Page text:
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ACS23: Nigeria working on just energy partnership to accelerate transition, says Tinubu

ACS23: Nigeria working on just energy partnership to accelerate transition, says Tinubu
September 05
16:41 2023

President Bola Tinubu says Nigeria is working to secure a just energy transition partnership (JETP) to aid the country’s power transition targets. 

JETP is a financing mechanism designed to help developing economies relying on fossil fuels to transition to clean energy through self-defined pathways.

At the moment, only South Africa and Senegal have been able to sign JETP deals worth billions of dollars to catalyse investments in renewable energy generation in Africa. 

Speaking at the ongoing Africa Climate summit in Nairobi, Kenya, Tinubu said Nigeria seeks to be considered for JETP, noting that the financing scheme is fast becoming “a source of capital for climate-sensitive energy efforts”.  


The president, who was represented by Ishaq Salako, minister of state for environment, said such and other financial opportunities must be scaled up across Africa. 

“We recognise that just energy transition partnerships are emerging as an important source of capital for climate-sensitive energy efforts in developing regions, and Nigeria wants to be considered for one,” he said.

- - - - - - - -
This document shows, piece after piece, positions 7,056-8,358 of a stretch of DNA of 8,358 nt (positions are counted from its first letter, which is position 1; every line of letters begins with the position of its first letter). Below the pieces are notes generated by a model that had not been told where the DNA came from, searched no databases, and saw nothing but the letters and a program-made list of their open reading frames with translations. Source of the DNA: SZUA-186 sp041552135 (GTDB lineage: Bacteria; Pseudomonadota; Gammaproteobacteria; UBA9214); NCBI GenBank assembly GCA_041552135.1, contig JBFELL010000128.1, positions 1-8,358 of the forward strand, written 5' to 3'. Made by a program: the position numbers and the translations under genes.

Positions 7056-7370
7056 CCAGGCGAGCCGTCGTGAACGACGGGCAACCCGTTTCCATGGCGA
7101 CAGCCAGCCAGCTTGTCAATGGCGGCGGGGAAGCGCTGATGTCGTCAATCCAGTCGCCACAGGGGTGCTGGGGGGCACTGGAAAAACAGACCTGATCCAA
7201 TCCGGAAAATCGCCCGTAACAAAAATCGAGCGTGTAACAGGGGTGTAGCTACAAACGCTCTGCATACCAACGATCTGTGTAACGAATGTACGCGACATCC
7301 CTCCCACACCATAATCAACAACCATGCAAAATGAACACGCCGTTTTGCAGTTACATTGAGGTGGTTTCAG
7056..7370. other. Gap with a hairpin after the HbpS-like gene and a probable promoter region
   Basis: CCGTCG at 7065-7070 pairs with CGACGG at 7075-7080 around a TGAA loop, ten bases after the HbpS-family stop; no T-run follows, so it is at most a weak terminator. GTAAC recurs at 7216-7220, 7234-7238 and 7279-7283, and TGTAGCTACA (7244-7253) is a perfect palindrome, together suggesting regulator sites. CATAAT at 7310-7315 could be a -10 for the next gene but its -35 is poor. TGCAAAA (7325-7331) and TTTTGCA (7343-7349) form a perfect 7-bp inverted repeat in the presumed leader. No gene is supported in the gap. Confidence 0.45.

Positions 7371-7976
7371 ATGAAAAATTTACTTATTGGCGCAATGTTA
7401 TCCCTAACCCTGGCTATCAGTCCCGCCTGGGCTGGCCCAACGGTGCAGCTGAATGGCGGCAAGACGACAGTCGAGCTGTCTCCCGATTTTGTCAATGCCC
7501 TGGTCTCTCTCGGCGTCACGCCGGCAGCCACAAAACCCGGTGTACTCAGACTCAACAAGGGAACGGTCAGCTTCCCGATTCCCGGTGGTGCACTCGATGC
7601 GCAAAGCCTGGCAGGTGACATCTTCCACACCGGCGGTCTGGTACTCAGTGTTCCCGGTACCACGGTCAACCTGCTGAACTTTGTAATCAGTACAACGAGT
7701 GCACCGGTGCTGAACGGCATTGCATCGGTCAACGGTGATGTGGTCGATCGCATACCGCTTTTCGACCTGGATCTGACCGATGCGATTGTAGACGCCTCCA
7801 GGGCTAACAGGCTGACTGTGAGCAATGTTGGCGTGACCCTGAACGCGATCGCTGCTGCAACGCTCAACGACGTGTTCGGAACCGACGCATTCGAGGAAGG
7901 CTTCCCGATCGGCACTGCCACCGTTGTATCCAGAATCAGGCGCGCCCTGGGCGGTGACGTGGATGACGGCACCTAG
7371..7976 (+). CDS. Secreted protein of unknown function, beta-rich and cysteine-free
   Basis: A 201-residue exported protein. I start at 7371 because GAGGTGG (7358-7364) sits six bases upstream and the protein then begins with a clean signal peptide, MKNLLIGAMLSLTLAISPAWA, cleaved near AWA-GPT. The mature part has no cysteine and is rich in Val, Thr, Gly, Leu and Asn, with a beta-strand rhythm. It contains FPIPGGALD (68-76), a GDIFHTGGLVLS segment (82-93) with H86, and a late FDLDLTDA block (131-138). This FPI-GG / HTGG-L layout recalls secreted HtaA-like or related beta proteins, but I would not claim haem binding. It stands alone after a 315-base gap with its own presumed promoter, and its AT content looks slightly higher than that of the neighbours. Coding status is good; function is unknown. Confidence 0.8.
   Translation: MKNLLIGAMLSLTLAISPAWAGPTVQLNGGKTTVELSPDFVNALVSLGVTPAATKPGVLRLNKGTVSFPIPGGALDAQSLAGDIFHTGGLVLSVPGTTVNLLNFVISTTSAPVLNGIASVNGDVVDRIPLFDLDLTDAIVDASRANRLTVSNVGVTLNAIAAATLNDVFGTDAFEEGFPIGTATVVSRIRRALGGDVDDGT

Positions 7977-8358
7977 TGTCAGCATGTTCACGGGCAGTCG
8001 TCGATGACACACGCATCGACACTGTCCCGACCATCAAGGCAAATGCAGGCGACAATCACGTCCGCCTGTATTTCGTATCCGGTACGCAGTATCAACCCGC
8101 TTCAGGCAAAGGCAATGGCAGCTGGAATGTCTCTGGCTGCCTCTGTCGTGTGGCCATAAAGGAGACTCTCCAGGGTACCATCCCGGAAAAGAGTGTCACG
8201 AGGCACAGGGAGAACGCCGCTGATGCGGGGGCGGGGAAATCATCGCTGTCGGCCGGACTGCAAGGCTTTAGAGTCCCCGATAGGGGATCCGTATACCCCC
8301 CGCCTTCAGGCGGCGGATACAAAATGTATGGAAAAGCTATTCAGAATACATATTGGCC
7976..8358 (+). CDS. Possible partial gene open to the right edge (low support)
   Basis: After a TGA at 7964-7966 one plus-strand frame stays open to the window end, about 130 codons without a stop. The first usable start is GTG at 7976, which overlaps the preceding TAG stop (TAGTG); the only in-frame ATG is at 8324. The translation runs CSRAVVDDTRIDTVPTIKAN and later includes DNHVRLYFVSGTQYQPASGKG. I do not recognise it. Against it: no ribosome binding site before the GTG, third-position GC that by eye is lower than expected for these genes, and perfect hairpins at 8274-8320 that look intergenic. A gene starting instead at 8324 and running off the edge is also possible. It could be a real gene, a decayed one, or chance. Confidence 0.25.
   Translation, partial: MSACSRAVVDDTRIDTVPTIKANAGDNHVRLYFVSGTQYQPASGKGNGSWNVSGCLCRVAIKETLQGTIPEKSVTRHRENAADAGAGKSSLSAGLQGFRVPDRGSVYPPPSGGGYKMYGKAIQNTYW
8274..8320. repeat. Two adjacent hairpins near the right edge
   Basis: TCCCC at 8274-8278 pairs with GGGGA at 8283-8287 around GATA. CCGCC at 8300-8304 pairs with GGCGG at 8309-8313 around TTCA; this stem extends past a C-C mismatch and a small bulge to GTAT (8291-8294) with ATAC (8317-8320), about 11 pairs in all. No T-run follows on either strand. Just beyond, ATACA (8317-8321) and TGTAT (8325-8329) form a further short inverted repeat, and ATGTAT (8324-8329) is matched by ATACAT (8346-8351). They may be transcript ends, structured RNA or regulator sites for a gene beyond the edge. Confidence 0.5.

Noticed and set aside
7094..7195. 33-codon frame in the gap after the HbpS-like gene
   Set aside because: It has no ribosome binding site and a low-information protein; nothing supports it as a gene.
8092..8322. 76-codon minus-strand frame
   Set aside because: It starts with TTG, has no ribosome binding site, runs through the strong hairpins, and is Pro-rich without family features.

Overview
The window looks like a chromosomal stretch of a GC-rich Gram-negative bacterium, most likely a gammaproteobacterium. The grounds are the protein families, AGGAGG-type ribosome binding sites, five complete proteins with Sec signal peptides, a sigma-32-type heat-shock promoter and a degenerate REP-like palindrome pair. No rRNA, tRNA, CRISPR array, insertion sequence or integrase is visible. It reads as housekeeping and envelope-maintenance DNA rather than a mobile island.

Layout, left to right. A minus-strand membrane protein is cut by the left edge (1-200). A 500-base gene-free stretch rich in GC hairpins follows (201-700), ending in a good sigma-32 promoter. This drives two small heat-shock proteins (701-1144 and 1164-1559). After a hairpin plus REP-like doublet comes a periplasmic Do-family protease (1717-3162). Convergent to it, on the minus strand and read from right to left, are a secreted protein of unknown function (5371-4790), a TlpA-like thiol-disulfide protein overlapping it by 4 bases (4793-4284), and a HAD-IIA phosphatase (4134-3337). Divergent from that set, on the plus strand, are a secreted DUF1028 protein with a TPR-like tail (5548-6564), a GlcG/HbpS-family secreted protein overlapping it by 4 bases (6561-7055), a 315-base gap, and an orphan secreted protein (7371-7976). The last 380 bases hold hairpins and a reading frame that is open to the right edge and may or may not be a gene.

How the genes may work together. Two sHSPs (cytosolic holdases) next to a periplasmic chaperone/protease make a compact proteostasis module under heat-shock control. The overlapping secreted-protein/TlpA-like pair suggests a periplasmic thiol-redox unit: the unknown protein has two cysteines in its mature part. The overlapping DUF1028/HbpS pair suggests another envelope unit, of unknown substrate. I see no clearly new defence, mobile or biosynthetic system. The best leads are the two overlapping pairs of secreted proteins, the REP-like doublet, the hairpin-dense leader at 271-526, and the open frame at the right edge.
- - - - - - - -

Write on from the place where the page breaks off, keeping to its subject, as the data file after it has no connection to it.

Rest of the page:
“My team is currently working on a proposal for the G7 for JETP for Nigeria. It is encouraging that South Africa and Senegal have secured JETPs but they must be scaled up across Africa in addition to other strategic financing opportunities.”


Tinubu said the summit is evidence that Africa is rising up to the challenges and taking decisive steps to deliver a sustainable future for its people.

He added that “climate action and environmental sustainability are central” to his government’s agenda. 


Salako, minister of state for environment

Speaking about Nigeria’s energy transition plan (ETP), Tinubu said the “ambitious” programme aims to achieve universal access to energy by 2030 and net-zero emissions by 2060, while prioritising industrialisation, job creation and economic growth. 


The president emphasised that the country needs “$1.9 trillion in spending up to 2060, including $410 billion above business as usual spending” to achieve the ETP.

“Similarly, the unconditional targets in our nationally determined contributions require $17.7 million in investment annually,” he added.  

He called for more investments and funding to Sub-Saharan Africa, noting that “the annual climate finance flows to Africa are currently 11 percent of what we require”. 

The president, who highlighted Nigeria’s efforts at establishing partnerships to advance renewable energy and explore innovative financing mechanisms, assured world leaders of the country’s commitment to climate actions.


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